DC Schools for At-Risk Students Recognized for Academic Achievement – The Washington Post | Wonder Mind Kids


Niya White, the principal of the Center City Public Charter School’s Congress Heights campus, admits she’s “a bit obsessive” when it comes to her students’ data. In her office, she flipped through pages of completed math worksheets and “exit tickets.”

“It’s almost like your ticket,” Smith said of the forms, which are collected at the end of class and used by students to demonstrate what they’ve learned. “Just so you know they understand and have mastered that lesson for that particular day and we can move on to something different or different, or if there are a few bags.”

The pages revealed neatly printed math functions written by fifth graders. She pointed out examples of mastery, but there were also flaws. “If I look through and see like, ‘Hey, there’s about eight kids who made the same common mistake,’ let’s go back.” Sometimes, White trawls through dozens of assignments — from kindergarten through eighth grade.

It’s a strategy that helped earn the Southeast Washington campus a place on the 2022 EmpowerK12 list of Bold Performance Schools. According to the DC Education Research Group, these schools, which educate large numbers of students classified by the city as “at risk,” are outperforming their peers across the district.

Children at risk include college students from low-income families, as well as children who are homeless or in foster care in the city. But the educators who teach them, grade their assignments, and help them source t-shirts for ghost week don’t think of them that way.

“We don’t have difficult students, we don’t have at-risk students,” said LeVar Jenkins, principal of John Burroughs Elementary School, another school on the list. “We only have students”

This year’s Bold Performance Schools include 14 elementary, middle and high schools. The schools’ students achieved performance rates on the Partnership for Assessment of Readiness for College and Careers Test — commonly known as PARCC — that averaged 9.1 percentage points higher than other schools with similar demographics. They also outperformed the pre-pandemic average among similar schools on the standardized test.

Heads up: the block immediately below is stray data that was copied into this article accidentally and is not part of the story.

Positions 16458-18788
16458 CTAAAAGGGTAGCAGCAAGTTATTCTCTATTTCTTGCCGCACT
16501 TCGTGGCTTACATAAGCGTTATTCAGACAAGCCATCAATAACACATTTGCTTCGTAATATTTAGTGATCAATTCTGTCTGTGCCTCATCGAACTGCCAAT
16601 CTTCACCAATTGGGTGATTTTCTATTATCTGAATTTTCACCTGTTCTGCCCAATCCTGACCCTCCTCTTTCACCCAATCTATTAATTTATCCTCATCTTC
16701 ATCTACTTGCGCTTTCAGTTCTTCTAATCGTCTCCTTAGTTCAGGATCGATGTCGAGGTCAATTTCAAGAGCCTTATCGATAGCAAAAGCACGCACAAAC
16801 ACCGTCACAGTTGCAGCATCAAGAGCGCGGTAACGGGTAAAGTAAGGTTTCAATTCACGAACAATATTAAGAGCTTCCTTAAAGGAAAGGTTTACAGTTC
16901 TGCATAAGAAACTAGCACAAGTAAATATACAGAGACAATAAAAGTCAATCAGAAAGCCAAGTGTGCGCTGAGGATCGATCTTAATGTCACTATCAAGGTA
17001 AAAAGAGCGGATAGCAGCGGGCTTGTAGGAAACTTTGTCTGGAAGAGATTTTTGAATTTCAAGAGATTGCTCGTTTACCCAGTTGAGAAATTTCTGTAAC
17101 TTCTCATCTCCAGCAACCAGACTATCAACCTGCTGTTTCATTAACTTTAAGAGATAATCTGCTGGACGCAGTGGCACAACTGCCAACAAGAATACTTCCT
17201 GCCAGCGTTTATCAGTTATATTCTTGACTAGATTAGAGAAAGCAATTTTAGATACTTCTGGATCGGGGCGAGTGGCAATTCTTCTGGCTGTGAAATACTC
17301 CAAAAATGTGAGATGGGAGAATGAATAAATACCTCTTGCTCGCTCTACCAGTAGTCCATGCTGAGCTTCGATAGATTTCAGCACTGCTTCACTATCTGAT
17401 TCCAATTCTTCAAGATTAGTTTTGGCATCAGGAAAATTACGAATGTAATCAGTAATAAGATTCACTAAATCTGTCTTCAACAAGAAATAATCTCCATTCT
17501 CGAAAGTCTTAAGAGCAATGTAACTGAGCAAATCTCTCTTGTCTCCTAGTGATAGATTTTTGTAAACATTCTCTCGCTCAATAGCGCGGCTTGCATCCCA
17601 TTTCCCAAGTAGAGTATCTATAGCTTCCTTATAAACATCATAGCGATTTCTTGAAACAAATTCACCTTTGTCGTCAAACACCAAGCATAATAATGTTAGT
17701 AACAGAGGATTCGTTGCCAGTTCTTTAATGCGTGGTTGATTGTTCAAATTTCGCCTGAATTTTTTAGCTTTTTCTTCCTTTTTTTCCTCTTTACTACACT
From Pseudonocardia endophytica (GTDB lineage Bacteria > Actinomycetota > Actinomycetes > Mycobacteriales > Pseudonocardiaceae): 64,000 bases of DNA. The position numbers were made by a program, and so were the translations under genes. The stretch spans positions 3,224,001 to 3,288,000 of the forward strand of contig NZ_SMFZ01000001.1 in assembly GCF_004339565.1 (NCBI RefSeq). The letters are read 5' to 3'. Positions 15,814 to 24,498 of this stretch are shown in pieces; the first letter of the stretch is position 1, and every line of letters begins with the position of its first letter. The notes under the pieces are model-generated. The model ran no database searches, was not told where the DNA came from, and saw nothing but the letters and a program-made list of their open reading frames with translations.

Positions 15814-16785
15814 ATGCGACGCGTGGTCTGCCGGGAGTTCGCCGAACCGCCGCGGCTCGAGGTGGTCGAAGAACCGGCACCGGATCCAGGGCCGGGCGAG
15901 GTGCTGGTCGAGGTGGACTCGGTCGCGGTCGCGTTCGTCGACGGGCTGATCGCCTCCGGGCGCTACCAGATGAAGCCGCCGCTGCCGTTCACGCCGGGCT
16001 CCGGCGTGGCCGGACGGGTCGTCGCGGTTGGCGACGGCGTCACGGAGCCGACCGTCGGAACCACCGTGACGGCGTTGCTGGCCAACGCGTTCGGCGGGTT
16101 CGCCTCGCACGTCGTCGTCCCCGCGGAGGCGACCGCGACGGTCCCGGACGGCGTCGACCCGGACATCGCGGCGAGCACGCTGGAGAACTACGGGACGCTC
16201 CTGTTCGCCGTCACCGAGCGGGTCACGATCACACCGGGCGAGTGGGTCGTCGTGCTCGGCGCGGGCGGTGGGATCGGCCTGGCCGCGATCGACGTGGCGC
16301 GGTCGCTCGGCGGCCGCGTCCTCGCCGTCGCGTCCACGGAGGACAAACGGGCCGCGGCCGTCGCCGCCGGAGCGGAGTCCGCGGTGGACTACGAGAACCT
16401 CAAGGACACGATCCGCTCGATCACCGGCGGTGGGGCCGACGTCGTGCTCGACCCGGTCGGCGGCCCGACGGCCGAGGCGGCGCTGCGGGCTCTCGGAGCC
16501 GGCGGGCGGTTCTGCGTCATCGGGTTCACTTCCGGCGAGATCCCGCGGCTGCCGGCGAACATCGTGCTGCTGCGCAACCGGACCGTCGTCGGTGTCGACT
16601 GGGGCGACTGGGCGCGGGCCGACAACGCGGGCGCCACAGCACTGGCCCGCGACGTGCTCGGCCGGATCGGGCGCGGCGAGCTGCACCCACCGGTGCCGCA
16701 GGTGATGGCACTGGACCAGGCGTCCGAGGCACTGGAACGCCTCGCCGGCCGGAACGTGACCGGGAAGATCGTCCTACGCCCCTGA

At Burroughs, Jenkins said teachers have doubled down on providing feedback to students during the pandemic. “You could really see what a student was or couldn’t grasp in the moment,” Jenkins said. If a teacher noticed a problem, it was corrected “on the spot”.

In other cases, these schools found ways to give the children more study time. Center City began offering in-person learning to students during the 2020-21 school year when many schools remained closed. Families who have struggled to keep their children online, whether due to work commitments or poor internet access, may be sending their children to school.

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Bold Performance Schools includes nine charter campuses: Center City at Congress Heights; Washington Global Public Charter School; Roots Public Charter School; KIPP DC Legacy College Prep High School; Friendship Southeast Elementary School; Digital Pioneers High School; Paul Public Charter School; Cesar Chavez Public Charter Schools for Public Policy; and Bridges Public Charter School.

Burroughs, Burrville, Langdon, Garrison, and Payne Elementary Schools, which are traditional public campuses, were also recognized.

EmpowerK12 uses a mathematical model to calculate how schools with large at-risk groups — at least 30 percent of the student body — compare to their peers on the standardized test. According to an EmpowerK12 analysis of 2022 PARCC data, about 14 percent of children in schools with high-risk populations across the city are reading and doing arithmetic at the class level. However, in Bold Performance Schools, an average of 23 percent of children meet this standard.

The schools are spread across sectors and districts, but share some commonalities. According to EmpowerK12, they prioritize family engagement, increased study time for students, small-group instruction, and weekly data monitoring. The teachers are regularly observed and trained to improve.